On their walk, the three notice that the people they’re passing on the street seem to be dressed from a different era. Nina remarks that there must be some theme party nearby. Pablo notices all the cars are “classics” from the 50’s, but that’s not so weird for the Malecon. They walk down the long palm-lined driveway of the Nacionale as Nina gets out her camera for a first few shots of Havana. As they reach the grand entrance, they pause by a ‘54 Chevy Deluxe DelRay and snap some shots with Pablo. Suddenly, a wiry young man in pleated pants and crisp linen shirt runs down the steps, sweating and looking over his shoulder at two others in hot pursuit. He trips on the last step, falls into Pablo, mumbles something unintelligible, and plunges his hand momentarily into Pablo’s blazer pocket before regaining his balance and hopping in a taxi and yelling: “Solo vamos. en cualquier sitio. Ahora!” The two meatheads in pursuit grab the next cab which takes off behind him, belching smoke into the surprisingly unpolluted air
Then, a black limo pulls up and grabs Nina’s attention.
She trains her camera on the back door, as she’s done so many times as an amateur New York paparazzo, and starts clicking every shot she can at the man and the three voluptuous women emerging, being hustled VIP-style into the side entrance.
Once the party disappears into the hotel, she looks in her viewfinder and does a double take: the showgirls are Tropicana-types, common enough in Havana, but the man? No doubt at all: the man is Frank Sinatra. A very young Frank Sinatra. Nina is speechless. If this was some kind of an impersonator, he was a dead-on doppleganger.
She grabs Finn who looks at the shot, and is taken aback as well. Pablo scratches his head. Suddenly, everything starts rushing back to them: the wave, the moon, the clothes on the people, the absence of any cars later than 1956, Sinatra???…
They go to the front desk and grab a Havana Daily Telegraph newspaper: clear as day, the date reads [December 13, 1957] What the f*ck? What the f*ck? Nina, Finn and Pablo are yelling out loud in the vaulted ceilings of the Hotel Nacionale Lobby. “What. The. F*ck?”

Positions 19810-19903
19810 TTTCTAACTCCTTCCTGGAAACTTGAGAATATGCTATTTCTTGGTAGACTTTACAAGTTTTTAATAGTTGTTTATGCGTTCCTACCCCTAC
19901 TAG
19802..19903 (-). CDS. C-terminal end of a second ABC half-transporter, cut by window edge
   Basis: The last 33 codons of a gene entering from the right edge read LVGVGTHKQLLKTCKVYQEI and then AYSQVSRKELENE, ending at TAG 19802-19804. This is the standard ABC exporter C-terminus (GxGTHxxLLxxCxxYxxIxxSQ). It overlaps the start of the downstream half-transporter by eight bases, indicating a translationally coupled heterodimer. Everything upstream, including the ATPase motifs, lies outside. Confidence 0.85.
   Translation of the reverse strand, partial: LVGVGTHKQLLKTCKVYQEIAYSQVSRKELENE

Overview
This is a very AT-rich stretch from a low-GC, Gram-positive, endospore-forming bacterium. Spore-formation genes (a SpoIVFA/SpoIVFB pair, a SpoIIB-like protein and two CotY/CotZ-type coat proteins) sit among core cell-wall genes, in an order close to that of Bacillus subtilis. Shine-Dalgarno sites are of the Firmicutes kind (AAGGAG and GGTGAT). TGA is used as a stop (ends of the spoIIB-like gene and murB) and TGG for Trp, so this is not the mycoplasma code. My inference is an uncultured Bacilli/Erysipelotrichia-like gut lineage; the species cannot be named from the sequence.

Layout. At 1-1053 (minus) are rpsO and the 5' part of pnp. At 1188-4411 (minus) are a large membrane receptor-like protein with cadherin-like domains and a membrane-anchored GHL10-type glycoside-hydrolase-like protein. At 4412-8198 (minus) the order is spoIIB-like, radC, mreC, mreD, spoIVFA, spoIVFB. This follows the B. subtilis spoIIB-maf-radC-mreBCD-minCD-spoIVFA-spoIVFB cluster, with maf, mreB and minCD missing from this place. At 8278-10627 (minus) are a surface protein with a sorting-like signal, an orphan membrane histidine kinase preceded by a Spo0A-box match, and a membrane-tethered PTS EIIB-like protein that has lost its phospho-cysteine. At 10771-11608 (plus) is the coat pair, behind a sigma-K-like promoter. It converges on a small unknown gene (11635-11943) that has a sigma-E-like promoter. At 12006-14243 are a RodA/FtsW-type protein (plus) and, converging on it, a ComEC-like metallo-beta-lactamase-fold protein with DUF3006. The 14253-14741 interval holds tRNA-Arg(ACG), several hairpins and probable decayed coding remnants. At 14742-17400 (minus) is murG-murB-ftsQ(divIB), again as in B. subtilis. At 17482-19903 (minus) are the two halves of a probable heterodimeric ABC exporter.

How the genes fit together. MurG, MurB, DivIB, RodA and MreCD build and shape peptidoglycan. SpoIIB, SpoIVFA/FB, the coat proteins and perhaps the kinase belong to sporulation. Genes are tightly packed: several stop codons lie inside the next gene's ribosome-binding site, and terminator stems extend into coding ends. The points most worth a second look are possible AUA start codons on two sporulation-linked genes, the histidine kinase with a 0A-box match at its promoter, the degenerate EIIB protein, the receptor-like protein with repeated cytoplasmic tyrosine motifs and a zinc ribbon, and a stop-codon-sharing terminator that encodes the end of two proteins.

Gabriel, the hotel manager, comes to quiet them down. This kind of language is totally inappropriate for a vaulted ceiling in an elegant hotel. He suggests they continue their overly-animated conversation outside on the veranda. A bit of fresh air will help, he assures them. Perhaps a bit of rum, as well.
The three of them sit on a couch overlooking the gardens, the Malecon and the full moon over the Florida Straits. The waiter pours a rum and each of them quaff it straight away. It’s good, with no “bite” at all. Before he leaves, they ask for another pour of… the label reads “Bacardi.” But in Havana? Pablo hasn’t seen anything but “Havana Club” since he was allowed to drink; Bacardi officially left the island in 1959, along with most everyone else who could escape. So where did that bottle come from, they ask?
Oh, from today’s delivery, the waiter answers.
What the F*ck is going on, they think. Where are we? When are we? Thinking he had just another pair of fun-loving American tourists on his hands, the waiter pours another and says, “It’s your first night in Havana, guys. You’ll be talking about [May insert- 1956] for a long time!”
(Next Chapter tomorrow)
Prefer the whole Book One? Here is the Table of Contents, with links.